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Home // Defendant still required to file acknowledgement of service despite Claimant’s failure to adequately serve.

Rushworth v Harvey [2016] EWHC 1386 (QB)


dispute had arisen between the parties, where Rushworth alleged that remuneration was due. This included reimbursements for flights paid for by Rushworth for work done for Harvey.

Rushworth had served the claim form on Harvey but failed to provide the particulars of claim and response pack. Given Rushworth’s failure to adequately serve, Harvey decided not to acknowledge service.

Rushworth subsequently sent the claim form again, with the particulars of claim and a form for Harvey to acknowledge service.  However given that months had passed, Harvey argued that the service was invalid as more than four months had passed since the claim was issued.

Considering the above, Rushworth sought to obtain a judgement in default and Harvey applied to have this set aside. It was therefore up to the High Court to decide whether judgement in default should be given or set aside.


Harvey rested on two main arguments.

Firstly, that the time for filing an acknowledgement of service had not begun so the time could not have expired as the claim form was invalid; therefore, the default judgement had to be set aside. Secondly, if Rushworth had wanted to obtain a default judgement, they should have issued an application notice under Part 23 of the Civil Procedure Rules (CPR).  Further to this, Harvey requested that the judgement be set aside on the basis that he had real prospects of successfully defending the claim as per CPR 13.3(1)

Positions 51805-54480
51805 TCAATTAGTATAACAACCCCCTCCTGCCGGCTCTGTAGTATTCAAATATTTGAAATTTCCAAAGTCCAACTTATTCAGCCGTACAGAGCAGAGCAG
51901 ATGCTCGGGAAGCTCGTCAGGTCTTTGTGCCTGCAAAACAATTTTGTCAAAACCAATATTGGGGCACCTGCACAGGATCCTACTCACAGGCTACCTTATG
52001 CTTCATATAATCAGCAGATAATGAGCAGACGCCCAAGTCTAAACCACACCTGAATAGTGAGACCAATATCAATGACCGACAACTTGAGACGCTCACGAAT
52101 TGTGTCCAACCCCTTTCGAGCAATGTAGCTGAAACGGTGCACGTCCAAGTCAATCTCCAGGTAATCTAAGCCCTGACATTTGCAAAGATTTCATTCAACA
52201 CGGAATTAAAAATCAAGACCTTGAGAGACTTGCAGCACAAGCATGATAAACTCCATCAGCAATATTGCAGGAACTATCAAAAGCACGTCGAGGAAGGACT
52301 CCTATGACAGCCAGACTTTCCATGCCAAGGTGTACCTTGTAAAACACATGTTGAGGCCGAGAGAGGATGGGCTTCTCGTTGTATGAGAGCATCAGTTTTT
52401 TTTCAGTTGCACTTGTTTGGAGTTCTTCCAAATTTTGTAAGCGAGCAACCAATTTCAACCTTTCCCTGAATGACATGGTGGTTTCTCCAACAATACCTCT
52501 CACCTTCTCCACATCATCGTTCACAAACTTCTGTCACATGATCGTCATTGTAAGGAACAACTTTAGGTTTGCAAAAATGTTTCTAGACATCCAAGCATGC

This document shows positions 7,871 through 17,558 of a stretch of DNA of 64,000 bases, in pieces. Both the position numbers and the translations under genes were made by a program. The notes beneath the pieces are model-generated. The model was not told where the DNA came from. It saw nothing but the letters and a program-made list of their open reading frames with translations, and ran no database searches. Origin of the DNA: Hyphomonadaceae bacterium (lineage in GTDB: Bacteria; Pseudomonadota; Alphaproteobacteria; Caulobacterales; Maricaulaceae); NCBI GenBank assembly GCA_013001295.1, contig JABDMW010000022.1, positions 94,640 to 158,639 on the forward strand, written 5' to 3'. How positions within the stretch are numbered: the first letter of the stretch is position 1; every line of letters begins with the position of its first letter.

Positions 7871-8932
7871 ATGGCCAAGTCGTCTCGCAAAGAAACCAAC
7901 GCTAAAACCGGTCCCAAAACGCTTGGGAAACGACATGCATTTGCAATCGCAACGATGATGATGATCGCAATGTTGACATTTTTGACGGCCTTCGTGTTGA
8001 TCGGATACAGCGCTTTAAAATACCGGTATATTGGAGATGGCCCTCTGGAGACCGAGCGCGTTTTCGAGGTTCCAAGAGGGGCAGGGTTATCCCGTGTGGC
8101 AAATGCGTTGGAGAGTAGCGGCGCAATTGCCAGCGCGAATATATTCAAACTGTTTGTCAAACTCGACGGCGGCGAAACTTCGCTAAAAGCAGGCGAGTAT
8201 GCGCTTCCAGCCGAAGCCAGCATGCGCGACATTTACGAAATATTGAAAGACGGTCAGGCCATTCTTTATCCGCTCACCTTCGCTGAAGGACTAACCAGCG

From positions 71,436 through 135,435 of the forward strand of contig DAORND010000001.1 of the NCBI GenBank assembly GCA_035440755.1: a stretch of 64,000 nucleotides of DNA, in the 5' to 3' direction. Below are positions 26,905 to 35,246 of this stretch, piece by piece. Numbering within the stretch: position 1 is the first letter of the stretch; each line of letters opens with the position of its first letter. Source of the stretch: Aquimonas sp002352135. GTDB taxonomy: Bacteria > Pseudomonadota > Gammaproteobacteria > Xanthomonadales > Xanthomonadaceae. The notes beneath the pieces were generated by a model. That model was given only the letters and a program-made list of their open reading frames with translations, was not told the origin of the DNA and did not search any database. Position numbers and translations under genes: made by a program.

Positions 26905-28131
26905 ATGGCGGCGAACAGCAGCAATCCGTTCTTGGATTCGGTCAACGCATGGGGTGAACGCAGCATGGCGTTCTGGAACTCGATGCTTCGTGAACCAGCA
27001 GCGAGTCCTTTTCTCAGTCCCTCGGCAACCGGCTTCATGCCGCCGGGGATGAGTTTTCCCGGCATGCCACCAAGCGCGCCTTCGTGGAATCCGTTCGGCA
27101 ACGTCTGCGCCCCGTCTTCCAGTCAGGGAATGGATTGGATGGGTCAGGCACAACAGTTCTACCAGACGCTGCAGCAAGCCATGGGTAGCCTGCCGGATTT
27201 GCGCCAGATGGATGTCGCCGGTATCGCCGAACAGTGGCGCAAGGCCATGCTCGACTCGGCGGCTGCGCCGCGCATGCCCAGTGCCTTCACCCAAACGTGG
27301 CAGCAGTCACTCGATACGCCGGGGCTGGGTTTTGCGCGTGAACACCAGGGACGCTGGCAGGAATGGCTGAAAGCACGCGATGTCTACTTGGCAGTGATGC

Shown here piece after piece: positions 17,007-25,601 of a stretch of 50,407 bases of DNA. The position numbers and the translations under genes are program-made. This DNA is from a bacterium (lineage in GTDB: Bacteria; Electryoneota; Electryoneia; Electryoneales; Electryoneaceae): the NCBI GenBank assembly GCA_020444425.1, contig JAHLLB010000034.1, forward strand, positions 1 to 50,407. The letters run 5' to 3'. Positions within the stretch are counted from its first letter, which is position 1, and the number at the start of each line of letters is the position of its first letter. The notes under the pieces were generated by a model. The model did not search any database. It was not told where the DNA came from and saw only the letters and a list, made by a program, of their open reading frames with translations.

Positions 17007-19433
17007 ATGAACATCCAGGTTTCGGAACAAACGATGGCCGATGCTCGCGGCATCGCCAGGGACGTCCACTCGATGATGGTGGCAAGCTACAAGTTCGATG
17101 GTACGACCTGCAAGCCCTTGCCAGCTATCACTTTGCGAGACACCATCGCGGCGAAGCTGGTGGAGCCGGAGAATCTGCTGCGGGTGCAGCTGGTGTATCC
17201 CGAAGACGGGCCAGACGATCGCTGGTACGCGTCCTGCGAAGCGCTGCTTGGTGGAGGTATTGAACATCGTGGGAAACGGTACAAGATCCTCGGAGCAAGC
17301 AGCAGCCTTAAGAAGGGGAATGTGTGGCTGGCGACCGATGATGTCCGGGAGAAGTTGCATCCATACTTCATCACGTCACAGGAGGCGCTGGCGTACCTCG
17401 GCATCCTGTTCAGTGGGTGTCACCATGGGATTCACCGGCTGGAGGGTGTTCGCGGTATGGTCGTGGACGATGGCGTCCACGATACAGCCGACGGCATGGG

The court recognised that Rushworth had breached CPR 59.4 (which related to service of proceedings at a mercantile court), being that he failed to adequately serve a response pack with a claim form stating the particulars of claim would follow if an acknowledgement of service was filed. But as per CPR 59.5(1) an acknowledgement of service had to be filed by Harvey as the Defendant.

Legatt J highlighted that the rule does not specify that time will only begin when a response pack is served.

The court also recognised that to obtain a default judgement, an application notice under Part 23 should have been issued. This amounted to “a minor procedural irregularity” and that this did not “nullify the default judgement or provide a ground on which the court should set it aside.”

The court did however find that Harvey did actually have a real prospect of defending the claim.  Whilst the court did order Harvey to reimburse Rushworth for the flight costs being that the particulars of the claim had not in most part disclosed reasonable grounds for bringing the claim; the remainder of the claim was struck out and the judgement in default was set aside.


It should be highlighted that whilst Harvey was successful in having the default judgement set aside; the success was not attributed to Rushworth’s failure to adequately serve.

It is critical to remember that all claims are responded to in precise accordance with the Civil Procedure Rules.

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